It may well be time to get smart when it comes to home electricity usage, with technologies associated with the ever-expanding collection of devices that make up the Internet of Things (IoT), in particular, providing consumers the ability to manage, monitor and potentially reduce their usage.
While smart home technology provides for an enhanced level of control of the various connected devices that are increasingly finding their way into homes, allowing users to remotely control and monitor their home technology ecosystem from a mobile device such as a smartphone or tablet, it also can provide electricity-saving benefits
Smart home technology is still relatively new, yet the industry is poised for growth, with new devices and appliances now increasingly being produced with an internet connection built-in as standard. Meanwhile, smart, automated capabilities are also becoming a more common feature in appliances and devices.
Amid this emerging, all-encompassing connectivity, consumers are becoming increasingly empowered to take control of their device and appliance usage. Of course, this does not automatically equate to electricity savings, but for those keen on utilising these new technologies, a number of options are available.
Smart lighting may well be a good starting point for consumers looking to set up a smart home and potentially reap energy saving benefits, with there being a number of products on the market, allowing for remote smartphone or tablet control of various functions.
Philips’ Hue wireless LED light bulbs, for instance, are linked via Wi-Fi (via the Philips Hue bridge) and are controllable via the Philips Hue app, providing a number of personalisation options, such as changing colour, while allowing users remote control via a mobile device.
In terms of energy saving, time and event-based triggers could help out home owners, with the Hue system capable of being programmed to turn on or off at particular times.
Heating and cooling
Heating and cooling, of course, can consume a large portion of household electricity budgets, and for households concerned about costs, any way in which they can be reduced is worth looking into.
There are a number of automated heating/cooling products on the market, designed to provide a higher level of functionality and adaptability for individual homes. Panasonic’s ECONAVI intelligent sensors, featured in models in its air conditioning range, for instance, employ a number of smart technology features to help drive down electricity usage.
Models in the ECONAVI range feature a Human Activity Sensor and a Sunlight Sensor, being able to monitor human location, movements, absence and sunlight intensity, then automatically adjusting cooling power for energy saving.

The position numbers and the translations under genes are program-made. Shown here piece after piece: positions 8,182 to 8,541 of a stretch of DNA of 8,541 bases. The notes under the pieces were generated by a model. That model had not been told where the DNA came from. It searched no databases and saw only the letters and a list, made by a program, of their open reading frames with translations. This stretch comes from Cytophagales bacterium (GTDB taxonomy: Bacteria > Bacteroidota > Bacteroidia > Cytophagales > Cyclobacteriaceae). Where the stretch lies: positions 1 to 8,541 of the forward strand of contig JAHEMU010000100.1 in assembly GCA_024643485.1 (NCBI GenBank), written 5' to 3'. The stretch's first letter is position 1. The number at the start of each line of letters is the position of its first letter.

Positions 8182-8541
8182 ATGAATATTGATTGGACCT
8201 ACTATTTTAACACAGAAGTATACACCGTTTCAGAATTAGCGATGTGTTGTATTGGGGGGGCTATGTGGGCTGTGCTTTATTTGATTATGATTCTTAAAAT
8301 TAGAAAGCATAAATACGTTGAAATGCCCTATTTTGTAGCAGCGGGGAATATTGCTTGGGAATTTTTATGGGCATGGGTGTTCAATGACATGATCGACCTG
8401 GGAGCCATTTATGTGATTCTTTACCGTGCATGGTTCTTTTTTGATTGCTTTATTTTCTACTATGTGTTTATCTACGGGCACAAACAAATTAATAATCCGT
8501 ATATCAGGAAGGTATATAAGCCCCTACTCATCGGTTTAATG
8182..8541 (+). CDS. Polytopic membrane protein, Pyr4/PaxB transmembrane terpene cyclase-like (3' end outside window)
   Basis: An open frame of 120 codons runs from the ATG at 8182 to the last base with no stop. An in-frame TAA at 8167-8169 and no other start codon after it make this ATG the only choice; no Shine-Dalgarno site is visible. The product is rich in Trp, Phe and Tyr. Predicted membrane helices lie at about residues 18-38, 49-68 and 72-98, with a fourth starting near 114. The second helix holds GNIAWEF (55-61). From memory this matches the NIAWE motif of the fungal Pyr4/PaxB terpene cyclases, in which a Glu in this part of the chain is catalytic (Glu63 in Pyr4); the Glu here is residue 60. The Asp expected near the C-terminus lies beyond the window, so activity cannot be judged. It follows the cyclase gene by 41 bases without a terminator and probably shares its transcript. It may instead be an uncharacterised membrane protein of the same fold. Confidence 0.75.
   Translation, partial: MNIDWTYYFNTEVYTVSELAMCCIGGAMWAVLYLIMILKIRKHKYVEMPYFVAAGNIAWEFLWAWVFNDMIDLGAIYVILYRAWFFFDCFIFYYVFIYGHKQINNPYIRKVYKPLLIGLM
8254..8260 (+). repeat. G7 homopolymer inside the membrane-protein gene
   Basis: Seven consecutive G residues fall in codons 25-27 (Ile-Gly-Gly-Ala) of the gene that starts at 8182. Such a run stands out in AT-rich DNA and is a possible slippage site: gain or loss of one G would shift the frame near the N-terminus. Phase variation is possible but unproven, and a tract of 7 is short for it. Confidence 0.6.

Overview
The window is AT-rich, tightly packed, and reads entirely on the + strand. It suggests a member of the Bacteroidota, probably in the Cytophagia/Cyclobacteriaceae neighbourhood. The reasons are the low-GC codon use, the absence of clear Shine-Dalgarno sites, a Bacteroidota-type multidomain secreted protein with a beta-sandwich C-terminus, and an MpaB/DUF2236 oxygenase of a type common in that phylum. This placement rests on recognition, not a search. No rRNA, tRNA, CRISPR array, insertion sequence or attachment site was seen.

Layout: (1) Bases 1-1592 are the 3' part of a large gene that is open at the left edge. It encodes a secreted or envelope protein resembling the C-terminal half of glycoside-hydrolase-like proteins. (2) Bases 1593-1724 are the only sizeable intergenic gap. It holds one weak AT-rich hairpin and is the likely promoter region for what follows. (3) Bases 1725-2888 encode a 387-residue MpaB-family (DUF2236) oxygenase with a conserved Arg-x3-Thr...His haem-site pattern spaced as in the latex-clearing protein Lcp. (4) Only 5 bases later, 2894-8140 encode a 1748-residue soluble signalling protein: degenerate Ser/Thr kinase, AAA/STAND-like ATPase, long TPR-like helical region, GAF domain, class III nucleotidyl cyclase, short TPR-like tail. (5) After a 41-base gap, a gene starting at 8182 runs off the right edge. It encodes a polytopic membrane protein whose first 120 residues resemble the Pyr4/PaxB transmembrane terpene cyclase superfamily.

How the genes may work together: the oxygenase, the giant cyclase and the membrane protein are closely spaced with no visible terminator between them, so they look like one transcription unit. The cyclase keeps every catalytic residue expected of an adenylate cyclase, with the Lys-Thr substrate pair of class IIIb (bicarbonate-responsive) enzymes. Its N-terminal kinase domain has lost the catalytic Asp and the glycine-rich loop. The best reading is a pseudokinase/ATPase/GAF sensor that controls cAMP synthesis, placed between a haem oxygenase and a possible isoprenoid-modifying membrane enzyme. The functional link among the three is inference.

Smart sensors are designed to give home owners an extra level of control over the way that they interact with appliances and devices, with motion sensors serving a variety of purposes, from security to automated running of appliances.
Belkin’s WeMo Switch and WeMo Motion Kit is one such device, which allows users “to set schedules for home appliances and electronics and turn devices on and off remotely”. Detecting movement up to 10 feet away, the sensor wirelessly signals the WeMo Switch to turn the connected device on or off, depending on the user’s preference.
Using this sort of smart technology in conjunction with lighting systems or home heating or cooling could well provide home owners with an extra level of control over their energy usage, assisting in driving down costs.
In addition to some of the devices already discussed, a range of internet-enabled appliances are currently entering the market, from ovens, to fridges to coffee machines and washing machines, providing users further levels of control over their wider appliance ecosystem.
Consumers should be aware of these features when purchasing a new appliance, and their potential to deliver electricity savings. For instance, smart appliances might offer the ability to pre-program start times, providing users the ability to schedule their usage outside of peak usage times, while also allowing for remote, mobile operation.
Time to get smart?
With the number of connected devices growing in households around the country, and amid the rollout of the NBN, the basic infrastructure is in many ways being installed for the smart home, which is likely to evolve over time.
A study released in August last year by technology analyst firm Telsyte found that the Australian IoT at home market “is set to skyrocket”, with spending on IoT home products and services to grow almost eleven-fold over the next four years, from $289 million last year to $3.2 billion in 2019.
Telsyte forecast that, with the average household last year containing nine connected devices, by 2019 this will rise to 24 devices, with the market poised to “naturally evolve as internet connectivity is baked into many existing products and services”.
Certainly, for consumers looking to take charge of their energy usage via smart appliances and devices many opportunities exist, with a number of platforms available via which to control connected appliances and devices.
Of course, electricity savings will not be automatic, users will need to tailor and make their individual systems work for them, and this will be part of the challenge going forward.